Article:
The Collective
Tuesday, September 23, 2024
By Dr. Steven Taylor

In these difficult and unpredictable times, it is comforting to know that some things remain consistent, like the fact that McCain campaign wants to heavily control press access to their veep nominee. Via the AP: Palin bans reporters from meetings with leaders

The campaign told the TV producer, print and wire reporters in the press pool that follows the Alaska governor that they would not be admitted with the photographers and camera crew taken in to photograph the meetings. At least two news organizations, including The Associated Press, objected and were told that the decision was not subject to discussion.

In other words, the campaign wants the publicity of photos of Palin with world leaders, but not any threat of any actual pesky press write-ups. I am not sure what it is that they are afraid of.

As I continue to note, the notion that someone who aspires to be Vice President, and therefore be in line for the presidency, needs to be protected from the press is utterly insane (and disturbing).

Further, it strikes me it is an odd notion that simply meeting foreign leaders equals “foreign policy experience.” By this logic, perhaps I should have applied for the job of veep, as I have had actual sit-down interviews1 with three presidents of Colombia (although one of the interviews was before one of them became president): Misael Pastrana (1970-1974), Alfosnso López (1974-1978) and Andrés Pastrana (1998-2002). I interviewed Pastrana in 1995, so he wasn’t a “world leader” at the time (he had run for the presidency and lost in 1994 and had been mayor of Bogotá and Senator, however). Granted, I have never met a sitting world leader, so perhaps that’s why the McCain camp didn’t put me on the short list…

Update: Andrew Sullivan points to this report that states that the campaign has capitulated to at least allow a CNN producer to attend the meeting.

Sphere: Related Content

  1. Which is even better than just meeting them, I would think! []
Filed under: 2008 Campaign, The Press, US Politics | |


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    1. This field trip to the UN sounds like the speed-dating version of foreign policy.

      Comment by Sheri — Tuesday, September 23, 2024 @ 11:57 am

    2. Granted, I have never met a sitting world leader, so perhaps that’s why the McCain camp didn’t put me on the short list…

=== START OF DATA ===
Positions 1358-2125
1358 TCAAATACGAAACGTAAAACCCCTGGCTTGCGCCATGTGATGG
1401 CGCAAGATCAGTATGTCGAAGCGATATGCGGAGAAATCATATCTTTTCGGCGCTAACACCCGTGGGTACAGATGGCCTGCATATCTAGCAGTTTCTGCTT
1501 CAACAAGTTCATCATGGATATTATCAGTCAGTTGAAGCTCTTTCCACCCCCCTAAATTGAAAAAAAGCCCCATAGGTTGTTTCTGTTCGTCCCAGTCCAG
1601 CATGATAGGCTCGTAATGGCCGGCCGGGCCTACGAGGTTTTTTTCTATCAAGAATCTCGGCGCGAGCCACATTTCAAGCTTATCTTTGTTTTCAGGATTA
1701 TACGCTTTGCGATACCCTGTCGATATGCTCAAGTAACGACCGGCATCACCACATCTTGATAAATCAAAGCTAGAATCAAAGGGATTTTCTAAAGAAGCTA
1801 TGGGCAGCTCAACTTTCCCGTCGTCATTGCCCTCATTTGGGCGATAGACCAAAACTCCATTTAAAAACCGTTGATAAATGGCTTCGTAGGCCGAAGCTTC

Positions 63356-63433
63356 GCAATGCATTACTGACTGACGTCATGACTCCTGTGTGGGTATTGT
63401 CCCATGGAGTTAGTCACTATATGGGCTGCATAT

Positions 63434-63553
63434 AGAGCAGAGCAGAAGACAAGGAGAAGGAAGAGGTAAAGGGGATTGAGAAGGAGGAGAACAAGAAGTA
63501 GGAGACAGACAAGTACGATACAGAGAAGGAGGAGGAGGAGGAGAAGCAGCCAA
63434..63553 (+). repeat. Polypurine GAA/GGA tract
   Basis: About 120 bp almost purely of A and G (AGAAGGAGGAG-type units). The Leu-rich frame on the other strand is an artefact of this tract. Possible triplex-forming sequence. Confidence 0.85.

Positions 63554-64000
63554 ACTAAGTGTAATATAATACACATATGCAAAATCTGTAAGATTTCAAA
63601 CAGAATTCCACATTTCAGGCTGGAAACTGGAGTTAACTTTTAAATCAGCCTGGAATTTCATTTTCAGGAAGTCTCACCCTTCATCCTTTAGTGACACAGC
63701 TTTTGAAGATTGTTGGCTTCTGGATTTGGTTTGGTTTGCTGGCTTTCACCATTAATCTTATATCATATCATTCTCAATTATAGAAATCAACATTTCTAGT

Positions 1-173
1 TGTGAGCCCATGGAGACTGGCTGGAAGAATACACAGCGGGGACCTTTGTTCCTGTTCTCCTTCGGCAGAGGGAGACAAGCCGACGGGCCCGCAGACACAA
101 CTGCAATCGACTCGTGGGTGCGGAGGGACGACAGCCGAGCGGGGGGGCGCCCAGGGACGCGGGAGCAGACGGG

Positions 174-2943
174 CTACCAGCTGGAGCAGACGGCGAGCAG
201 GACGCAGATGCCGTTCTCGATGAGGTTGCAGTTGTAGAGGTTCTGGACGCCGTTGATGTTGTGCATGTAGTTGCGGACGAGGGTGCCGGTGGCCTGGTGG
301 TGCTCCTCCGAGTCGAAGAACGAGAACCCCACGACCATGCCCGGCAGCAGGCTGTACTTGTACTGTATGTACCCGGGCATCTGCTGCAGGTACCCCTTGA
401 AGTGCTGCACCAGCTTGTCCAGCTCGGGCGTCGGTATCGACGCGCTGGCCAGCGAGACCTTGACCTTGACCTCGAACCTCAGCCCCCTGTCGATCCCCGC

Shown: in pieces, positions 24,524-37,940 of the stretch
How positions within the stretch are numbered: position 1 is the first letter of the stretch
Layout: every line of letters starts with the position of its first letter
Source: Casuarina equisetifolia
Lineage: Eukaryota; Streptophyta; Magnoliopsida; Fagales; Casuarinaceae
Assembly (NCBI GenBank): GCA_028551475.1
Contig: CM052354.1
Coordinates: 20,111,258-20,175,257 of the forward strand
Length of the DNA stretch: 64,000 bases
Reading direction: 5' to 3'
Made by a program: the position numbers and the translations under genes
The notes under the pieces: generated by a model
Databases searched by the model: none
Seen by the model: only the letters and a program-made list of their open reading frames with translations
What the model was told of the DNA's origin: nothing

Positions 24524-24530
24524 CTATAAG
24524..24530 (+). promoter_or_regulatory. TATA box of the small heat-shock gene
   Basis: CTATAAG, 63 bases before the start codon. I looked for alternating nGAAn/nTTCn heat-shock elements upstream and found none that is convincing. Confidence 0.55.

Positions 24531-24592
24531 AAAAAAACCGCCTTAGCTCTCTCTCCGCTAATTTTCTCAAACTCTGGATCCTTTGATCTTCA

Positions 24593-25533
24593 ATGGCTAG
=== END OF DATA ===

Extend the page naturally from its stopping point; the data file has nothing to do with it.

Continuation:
Yes, but from Alabama, you can SEE Florida and Florida is–in turn–pretty close to Cuba, so I think you’ve got what it takes.

      Comment by Ratoe — Tuesday, September 23, 2024 @ 12:00 pm

    3. Ah, well I drank raki with the sitting president of Albania and vodka with the sitting PM of Estonia, so there!

      On Palin, apparently any resident of Alaska wanting certain state-government information (even some rather routine) gets referred to McCain HQ (LA Times a day or two ago).

      Comment by MSS — Tuesday, September 23, 2024 @ 12:06 pm

    4. I can see the moon from my backyard so I have the experience to run NASA.

      Comment by Mike — Tuesday, September 23, 2024 @ 12:28 pm

    5. I don’t think this is an attempt to avoid “press write ups.” The photographs will be released and the reporters will be able to sue those photos when they write their stories.

      Instead I think this is simply payback. The AP especially has been annoying the campaign (refusing to cooperate with the FBI’s investigation of the Yahoo email hack — if their response had been “we don’t identify our sources, and this would identify a source” that would be one thing, instead their response was highly “we’ve repeatedly accused Palin of misusing personal email accounts, and while we have no evidence of that, it’s Palin’s fault for being accused — she has only herself to blame”), and McCain is using his most trusty anti-media weapon ( ).

      The only other reason that makes sense to be is to avoid minor photo problems ( ).

      Comment by Max Lybbert — Tuesday, September 23, 2024 @ 1:34 pm

    6. Didn’t Team McCain heavily criticize Obama for meeting with world leaders back in July when he traveled to the Middle East and Europe? Doesn’t this make the Republicans a wee bit hypocritical on this issue?

      Comment by Black Political Analysis — Tuesday, September 23, 2024 @ 1:38 pm

    7. My favorite Veep moment of the day came from the experienced guy with a much higher IQ — Senator Biden

      “When the stock market crashed, Franklin Roosevelt got on the television and didn’t just talk about the princes of greed,” Biden told Couric. “He said, ‘Look, here’s what happened.’”

      Can you imagine the pieces of Andrew Sullivan (and indeed Dr. ST) being scraped off the virtual ceiling if Palin had said something this moronic? Dan Quayle, call your office.

      Comment by Buckland — Tuesday, September 23, 2024 @ 4:30 pm

    8. I really don’t know what I would have said, as it didn’t play out that way, although I really don’t think I would’ve made a big deal about it. Not surprisingly, I don’t think I’ve been unreasonable or even especially hyper about Palin. All I want, as a citizen in a democracy, is to hear from the candidate. Radical me, I know.

      How one can defend 2 interviews in a month, one of which was with an ideological and partisan fellow-traveler is beyond me. Indeed, please do call Quayle, as I am missing him at the moment.

      Part of why I am not paying that much attention to Biden is because I am quite familiar with him, while Palin remains a blank slate.